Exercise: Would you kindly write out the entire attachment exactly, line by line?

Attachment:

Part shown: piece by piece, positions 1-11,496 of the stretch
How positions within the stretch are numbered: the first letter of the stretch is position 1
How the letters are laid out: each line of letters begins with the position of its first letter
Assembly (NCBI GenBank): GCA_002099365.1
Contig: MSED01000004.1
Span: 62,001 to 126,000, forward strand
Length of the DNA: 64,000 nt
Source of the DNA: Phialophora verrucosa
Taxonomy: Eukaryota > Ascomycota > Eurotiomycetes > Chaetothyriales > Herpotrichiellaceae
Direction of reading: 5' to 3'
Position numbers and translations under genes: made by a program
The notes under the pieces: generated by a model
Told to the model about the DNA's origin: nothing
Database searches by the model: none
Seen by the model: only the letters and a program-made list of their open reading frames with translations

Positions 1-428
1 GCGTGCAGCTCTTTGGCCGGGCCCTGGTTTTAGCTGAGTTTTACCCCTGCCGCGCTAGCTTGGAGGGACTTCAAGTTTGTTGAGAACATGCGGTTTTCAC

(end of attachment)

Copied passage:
Part shown: piece by piece, positions 1-11,496 of the stretch
How positions within the stretch are numbered: the first letter of the stretch is position 1
How the letters are laid out: each line of letters begins with the position of its first letter
Assembly (NCBI GenBank): GCA_002099365.1
Contig: MSED01000004.1
Span: 62,001 to 126,000, forward strand
Length of the DNA: 64,000 nt
Source of the DNA: Phialophora verrucosa
Taxonomy: Eukaryota > Ascomycota > Eurotiomycetes > Chaetothyriales > Herpotrichiellaceae
Direction of reading: 5' to 3'
Position numbers and translations under genes: made by a program
The notes under the pieces: generated by a model
Told to the model about the DNA's origin: nothing
Database searches by the model: none
Seen by the model: only the letters and a program-made list of their open reading frames with translations

Positions 1-428
1 GCGTGCAGCTCTTTGGCCGGGCCCTGGTTTTAGCTGAGTTTTACCCCTGCCGCGCTAGCTTGGAGGGACTTCAAGTTTGTTGAGAACATGCGGTTTTCAC